A child’s dress dyed green with arsenic, 1838-1843.
Ah, the color green. Generally associated with good luck and four-leaf fucking clovers the color green was anything but good luck back in the 1800s. During the entire century and into the 1900s arsenic was used in all kinds of everyday products from wallpaper to paint as well as women’s clothing and beauty products. Yikes.
Originally known as “Scheele Green” in 1814 German company Wilhelm Dye and White Lead Company decided to try to modify the paint by adding arsenic and verdigris (a blue/green color that is made by using copper or brass to oxidize it). The new color was dubbed “emerald green” and was an overnight smash. It was soon being used for all kinds of things including dying dresses, shoes and flower hair accessories for women, among countless other products too numerous to mention. When the actual “recipe” for the dye was published in 1822 distributors attempted to temper the color as well as change its name so customers would keep using products that would eventually kill many of them.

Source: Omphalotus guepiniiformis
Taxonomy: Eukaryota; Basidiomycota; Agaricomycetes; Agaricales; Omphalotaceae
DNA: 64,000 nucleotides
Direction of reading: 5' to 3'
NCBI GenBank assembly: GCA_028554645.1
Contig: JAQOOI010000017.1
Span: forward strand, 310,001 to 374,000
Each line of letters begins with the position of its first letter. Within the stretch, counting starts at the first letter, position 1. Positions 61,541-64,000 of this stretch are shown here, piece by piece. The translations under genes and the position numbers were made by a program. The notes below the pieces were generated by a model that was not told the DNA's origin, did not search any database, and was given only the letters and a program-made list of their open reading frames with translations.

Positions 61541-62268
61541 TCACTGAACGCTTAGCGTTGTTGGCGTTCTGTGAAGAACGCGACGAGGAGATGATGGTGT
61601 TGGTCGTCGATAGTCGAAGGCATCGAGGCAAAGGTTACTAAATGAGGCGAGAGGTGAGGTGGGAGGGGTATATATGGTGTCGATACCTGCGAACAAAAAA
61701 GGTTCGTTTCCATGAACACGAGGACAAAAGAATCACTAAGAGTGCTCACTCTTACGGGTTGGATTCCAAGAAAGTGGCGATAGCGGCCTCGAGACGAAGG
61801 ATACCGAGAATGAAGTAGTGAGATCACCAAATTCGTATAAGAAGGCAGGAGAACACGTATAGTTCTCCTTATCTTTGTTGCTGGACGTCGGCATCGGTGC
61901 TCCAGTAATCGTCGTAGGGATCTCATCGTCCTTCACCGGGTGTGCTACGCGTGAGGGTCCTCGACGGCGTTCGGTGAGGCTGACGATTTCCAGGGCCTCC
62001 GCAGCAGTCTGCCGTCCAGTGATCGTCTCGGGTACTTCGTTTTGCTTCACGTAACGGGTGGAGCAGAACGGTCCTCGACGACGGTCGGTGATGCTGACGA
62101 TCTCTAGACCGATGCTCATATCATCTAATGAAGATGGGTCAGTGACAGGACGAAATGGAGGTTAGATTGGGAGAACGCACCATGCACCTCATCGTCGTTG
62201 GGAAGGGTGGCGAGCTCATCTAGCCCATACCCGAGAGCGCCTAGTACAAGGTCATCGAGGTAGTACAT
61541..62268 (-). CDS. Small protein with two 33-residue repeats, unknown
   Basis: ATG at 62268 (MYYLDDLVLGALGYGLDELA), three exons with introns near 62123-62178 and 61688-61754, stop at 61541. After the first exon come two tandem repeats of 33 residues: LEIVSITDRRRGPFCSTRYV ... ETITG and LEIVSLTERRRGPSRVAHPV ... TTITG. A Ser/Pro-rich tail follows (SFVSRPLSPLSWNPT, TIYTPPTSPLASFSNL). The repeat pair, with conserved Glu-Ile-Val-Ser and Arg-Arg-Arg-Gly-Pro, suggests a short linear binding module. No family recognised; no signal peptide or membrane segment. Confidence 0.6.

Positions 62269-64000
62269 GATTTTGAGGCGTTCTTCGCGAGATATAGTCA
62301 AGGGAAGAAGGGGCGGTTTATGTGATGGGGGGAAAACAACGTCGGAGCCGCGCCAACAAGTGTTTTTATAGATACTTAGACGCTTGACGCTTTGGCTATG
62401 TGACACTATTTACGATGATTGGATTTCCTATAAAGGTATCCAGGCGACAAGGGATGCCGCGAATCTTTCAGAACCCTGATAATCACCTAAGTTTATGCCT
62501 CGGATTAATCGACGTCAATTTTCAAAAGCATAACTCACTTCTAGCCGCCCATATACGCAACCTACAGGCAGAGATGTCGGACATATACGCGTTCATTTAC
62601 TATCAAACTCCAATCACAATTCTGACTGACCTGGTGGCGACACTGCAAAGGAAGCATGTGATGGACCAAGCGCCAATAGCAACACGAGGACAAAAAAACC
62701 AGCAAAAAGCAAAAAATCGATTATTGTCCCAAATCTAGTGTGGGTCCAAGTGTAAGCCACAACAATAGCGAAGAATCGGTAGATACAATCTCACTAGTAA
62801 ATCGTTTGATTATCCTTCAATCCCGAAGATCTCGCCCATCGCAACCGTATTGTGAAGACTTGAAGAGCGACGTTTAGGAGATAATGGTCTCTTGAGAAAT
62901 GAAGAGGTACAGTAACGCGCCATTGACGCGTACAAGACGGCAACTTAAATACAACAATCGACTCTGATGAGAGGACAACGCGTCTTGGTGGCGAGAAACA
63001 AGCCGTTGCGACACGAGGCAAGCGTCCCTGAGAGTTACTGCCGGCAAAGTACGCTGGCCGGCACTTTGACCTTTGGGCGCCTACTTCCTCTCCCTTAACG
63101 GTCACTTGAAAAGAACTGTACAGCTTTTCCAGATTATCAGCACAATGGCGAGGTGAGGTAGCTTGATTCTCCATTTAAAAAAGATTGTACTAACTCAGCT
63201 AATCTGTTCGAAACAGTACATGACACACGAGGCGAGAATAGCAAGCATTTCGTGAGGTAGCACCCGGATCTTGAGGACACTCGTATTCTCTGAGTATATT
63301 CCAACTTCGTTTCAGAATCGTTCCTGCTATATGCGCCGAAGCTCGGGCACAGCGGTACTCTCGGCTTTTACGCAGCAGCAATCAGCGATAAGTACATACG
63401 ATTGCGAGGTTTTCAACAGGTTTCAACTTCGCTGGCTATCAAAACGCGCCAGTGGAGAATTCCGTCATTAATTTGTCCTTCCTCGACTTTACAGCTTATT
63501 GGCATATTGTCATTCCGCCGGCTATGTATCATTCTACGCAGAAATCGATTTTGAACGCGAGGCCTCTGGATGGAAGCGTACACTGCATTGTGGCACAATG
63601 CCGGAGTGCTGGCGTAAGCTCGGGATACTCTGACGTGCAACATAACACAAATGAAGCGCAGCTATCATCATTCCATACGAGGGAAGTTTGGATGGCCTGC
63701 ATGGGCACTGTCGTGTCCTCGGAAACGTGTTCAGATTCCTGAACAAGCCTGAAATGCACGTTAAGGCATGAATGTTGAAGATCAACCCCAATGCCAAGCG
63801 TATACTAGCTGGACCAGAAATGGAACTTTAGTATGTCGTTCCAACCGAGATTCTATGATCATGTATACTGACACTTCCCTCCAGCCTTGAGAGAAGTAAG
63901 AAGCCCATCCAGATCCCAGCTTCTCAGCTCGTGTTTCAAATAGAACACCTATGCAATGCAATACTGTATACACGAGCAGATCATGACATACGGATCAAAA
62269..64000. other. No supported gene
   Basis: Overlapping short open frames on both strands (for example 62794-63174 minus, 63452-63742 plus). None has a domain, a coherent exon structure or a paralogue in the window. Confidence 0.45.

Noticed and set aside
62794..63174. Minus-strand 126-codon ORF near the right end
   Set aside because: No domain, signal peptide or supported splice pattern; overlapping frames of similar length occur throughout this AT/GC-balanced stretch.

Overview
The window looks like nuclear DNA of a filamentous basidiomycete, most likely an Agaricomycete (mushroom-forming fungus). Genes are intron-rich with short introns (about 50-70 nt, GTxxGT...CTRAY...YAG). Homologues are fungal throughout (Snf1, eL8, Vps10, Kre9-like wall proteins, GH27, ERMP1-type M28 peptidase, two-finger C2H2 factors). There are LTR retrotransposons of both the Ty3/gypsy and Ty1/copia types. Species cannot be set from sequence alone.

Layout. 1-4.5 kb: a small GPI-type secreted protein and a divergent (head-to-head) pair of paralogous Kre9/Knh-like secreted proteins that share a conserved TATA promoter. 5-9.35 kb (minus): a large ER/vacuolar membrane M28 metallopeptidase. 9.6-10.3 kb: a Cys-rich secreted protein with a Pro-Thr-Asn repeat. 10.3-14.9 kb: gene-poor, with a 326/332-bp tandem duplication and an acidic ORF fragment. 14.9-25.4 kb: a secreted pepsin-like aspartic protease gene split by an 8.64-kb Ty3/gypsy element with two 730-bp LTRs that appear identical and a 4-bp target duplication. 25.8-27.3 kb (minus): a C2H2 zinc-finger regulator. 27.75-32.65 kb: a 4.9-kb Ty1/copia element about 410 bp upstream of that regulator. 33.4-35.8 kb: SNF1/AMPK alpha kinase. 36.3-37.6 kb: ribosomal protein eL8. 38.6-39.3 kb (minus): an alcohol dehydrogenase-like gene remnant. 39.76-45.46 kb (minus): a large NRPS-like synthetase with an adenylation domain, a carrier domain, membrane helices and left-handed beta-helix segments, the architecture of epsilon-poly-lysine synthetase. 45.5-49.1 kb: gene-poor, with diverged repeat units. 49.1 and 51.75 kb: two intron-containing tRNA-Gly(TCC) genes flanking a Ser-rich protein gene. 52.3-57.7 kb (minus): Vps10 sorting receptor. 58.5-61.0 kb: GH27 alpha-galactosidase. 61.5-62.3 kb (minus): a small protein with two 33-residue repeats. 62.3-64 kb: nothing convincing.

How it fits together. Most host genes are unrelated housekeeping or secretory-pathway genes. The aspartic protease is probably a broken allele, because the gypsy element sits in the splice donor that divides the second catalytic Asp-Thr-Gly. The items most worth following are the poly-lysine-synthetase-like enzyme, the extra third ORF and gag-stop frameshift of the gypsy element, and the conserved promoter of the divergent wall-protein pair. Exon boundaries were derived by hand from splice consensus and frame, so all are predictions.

Due to their constant contact with the deadly dye, seamstresses and makers of flower hair accessories were especially susceptible to the dangers of getting up close and personal with arsenic and would pay for it by developing horrific lesions on their skin or face. And they were the lucky ones. Death from arsenic poisoning was preceded by vomit that was a distinct shade of green, foaming at the mouth and convulsions. All things considered, as bad as things are now, they really seemed a whole lot worse during a time when looking good could literally kill you. I’ve included many images in this post of vintage garments, shoes and other items that drastically cut the average life-expectancy of a lot of ladies and anyone who liked cake because guess what? Arsenic was also used to color cake icing back in the 1800s! If this kind of historical weirdness is your kind of thing I highly recommend picking up the book Fashion Victims: The Dangers of Dress Past and Present by Alison Matthews David.
The effect of constant contact with arsenic on the hands of perhaps a seamstress or flower maker.
Boots dyed with arsenic, mid-1800s.
More deadly clothing after the jump…